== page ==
Spring Cleaning your Salesforce Org

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Salesforce Orgs which have been productive for a few years can easily accumulate unwanted baggage over time. This baggage can take many forms, from customizations which prevent us from leveraging the latest platform functionality, to unneeded fields in forms which were added at one point and never removed even though they are no longer required, to hundreds of reports which are not being consumed by anyone. Cleaning your Salesforce org suddenly appears as something that seems like it will need to be done sooner or later.

It is useful to refer to all these accumulated inefficiencies as the Technical Debt which is present in our Orgs. Unfortunately, Technical Debt has the tendency to accumulate slowly, due to the urgency of making changes which have been not been thoroughly designed or analysed. Eventually, excessive Technical Debt can have very significant impact on an Org, from performance degradation to reducing the ROI of the whole platform by giving end users a poor and inefficient user experience. In a worst-case scenario the Org becomes so unwieldy to use that users revert back to managing their work via email and Excel, with only pro-forma usage of the Salesforce platform.

Once we’re convinced that we need to address or at least control the Technical Debt present in our instances, we have to answer the following questions:

How do I identify existing Technical Debt?
what strategy should I use to bring it under control?
How do I implement the strategy I’ve chosen?

Identifying Technical Debt:

In general, Technical Debt in Salesforce can be grouped in the following categories:

  • Unneeded customizations – This is the main category when we think about Technical Debt in Salesforce. The advantages of staying as close to Out of Box as possible, and of customizing with clicks vs code, are sufficiently preached by Salesforce to have to be repeated here.
  • Unused form fields and data columns and tables – A clear indication that our Org is overly customized is the presence of unused fields on the database. These typically map to fields on forms which users just ignore, never understood what they are on the form for, and just add to the visual clutter or the user interface. Applications such as Field Trip can help us detect unused fields. There are also a number of tools on the App Exchange which can help us analyze the data model of our Org and update (or create) a Data Dictionary.
  • Poor quality code – Code which has been added to the org for necessary customizations, but does not follow Salesforce, APEX or JavaScript best practices contributes significantly to Technical Debt. There are a number of tools and applications which can review your code and highlight non-compliance issues.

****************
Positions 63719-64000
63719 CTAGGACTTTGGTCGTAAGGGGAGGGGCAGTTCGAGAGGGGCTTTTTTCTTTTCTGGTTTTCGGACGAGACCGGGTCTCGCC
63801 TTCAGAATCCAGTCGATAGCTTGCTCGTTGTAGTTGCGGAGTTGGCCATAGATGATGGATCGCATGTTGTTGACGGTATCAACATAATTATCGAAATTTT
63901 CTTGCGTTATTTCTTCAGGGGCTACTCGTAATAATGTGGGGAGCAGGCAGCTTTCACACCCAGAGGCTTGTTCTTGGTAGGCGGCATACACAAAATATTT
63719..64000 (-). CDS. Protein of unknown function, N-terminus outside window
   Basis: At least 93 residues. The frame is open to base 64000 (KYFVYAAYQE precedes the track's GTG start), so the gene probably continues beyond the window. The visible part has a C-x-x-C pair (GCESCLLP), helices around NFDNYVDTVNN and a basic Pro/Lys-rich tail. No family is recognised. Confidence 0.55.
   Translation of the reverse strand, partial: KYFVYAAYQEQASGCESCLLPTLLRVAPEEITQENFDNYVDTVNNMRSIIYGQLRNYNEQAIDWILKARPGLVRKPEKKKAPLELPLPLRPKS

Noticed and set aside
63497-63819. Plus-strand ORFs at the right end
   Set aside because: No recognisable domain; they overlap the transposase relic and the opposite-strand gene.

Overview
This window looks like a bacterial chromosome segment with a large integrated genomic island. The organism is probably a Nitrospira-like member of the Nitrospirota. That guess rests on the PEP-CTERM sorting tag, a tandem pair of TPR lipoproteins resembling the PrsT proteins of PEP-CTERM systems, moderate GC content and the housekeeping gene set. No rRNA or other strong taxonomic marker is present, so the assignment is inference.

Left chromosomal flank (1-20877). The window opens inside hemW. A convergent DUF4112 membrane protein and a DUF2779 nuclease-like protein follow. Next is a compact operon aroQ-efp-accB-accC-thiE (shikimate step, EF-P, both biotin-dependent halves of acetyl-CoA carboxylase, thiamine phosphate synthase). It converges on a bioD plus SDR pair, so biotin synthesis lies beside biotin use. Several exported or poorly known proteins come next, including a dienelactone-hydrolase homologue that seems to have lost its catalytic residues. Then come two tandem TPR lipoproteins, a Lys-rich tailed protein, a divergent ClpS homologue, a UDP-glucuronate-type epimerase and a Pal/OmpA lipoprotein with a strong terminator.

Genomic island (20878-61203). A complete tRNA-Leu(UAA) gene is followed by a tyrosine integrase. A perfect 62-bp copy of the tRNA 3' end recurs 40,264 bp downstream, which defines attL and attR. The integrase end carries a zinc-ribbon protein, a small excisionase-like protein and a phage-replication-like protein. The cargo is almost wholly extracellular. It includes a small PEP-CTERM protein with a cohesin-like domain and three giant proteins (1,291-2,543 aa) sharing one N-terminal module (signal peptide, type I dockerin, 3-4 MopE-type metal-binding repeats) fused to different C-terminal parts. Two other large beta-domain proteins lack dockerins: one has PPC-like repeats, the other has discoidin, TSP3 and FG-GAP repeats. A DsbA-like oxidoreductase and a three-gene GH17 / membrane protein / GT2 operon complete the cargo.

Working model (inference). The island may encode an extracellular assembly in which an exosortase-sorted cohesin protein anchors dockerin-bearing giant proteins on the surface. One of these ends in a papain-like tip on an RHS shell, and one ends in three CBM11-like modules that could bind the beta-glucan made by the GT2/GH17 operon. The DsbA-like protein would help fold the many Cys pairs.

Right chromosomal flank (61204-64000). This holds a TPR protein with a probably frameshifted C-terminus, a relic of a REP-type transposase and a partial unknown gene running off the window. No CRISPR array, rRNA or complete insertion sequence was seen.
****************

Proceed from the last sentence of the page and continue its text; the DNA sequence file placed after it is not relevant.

• Reports – Reporting is an area where it is quite common to see reports which have outlived their usefulness remain on the Org simply because no one has bothered to remove them.
  • Open Source Libraries – Open Source libraries, especially JavaScript frameworks, are often uploaded to Orgs to provide features which developers think they need (although in most cases the same features are likely available in the platform components). Even when there is a real need, this in itself may constitute Technical Debt if developers are free to use any framework of their choosing without complying withe organization’s policies about use of Open Source Software. And even if these policies are followed, it is quite common for older versions of these libraries to hang around long after they’ve been replaced by newer versions.

Strategies for Cleaning Salesforce Orgs

Once you have identified the main sources of your technical debt, you can either decide for a full re-implementation of your Salesforce org or for an ongoing and regular reduction of the technical debt. In the first case, you should pause the delivery all of the new releases and focus on the new implementation, leveraging the Salesforce out-of-the-box functionality.

If you can chose for a gradual reduction of the technical debt and keep delivering functionality, a good practice is always to reserve a percentage of each sprint for remediation work, where prioritization is key. Quite often, many companies choose cleaning Salesforce implementations over starting afresh, though both approaches have their drawbacks.

In both cases, regular automated inspections of the code and instances are a must. Start your Quality Clouds trial now and understand your technical debt sources.


Happy Spring Cleaning!

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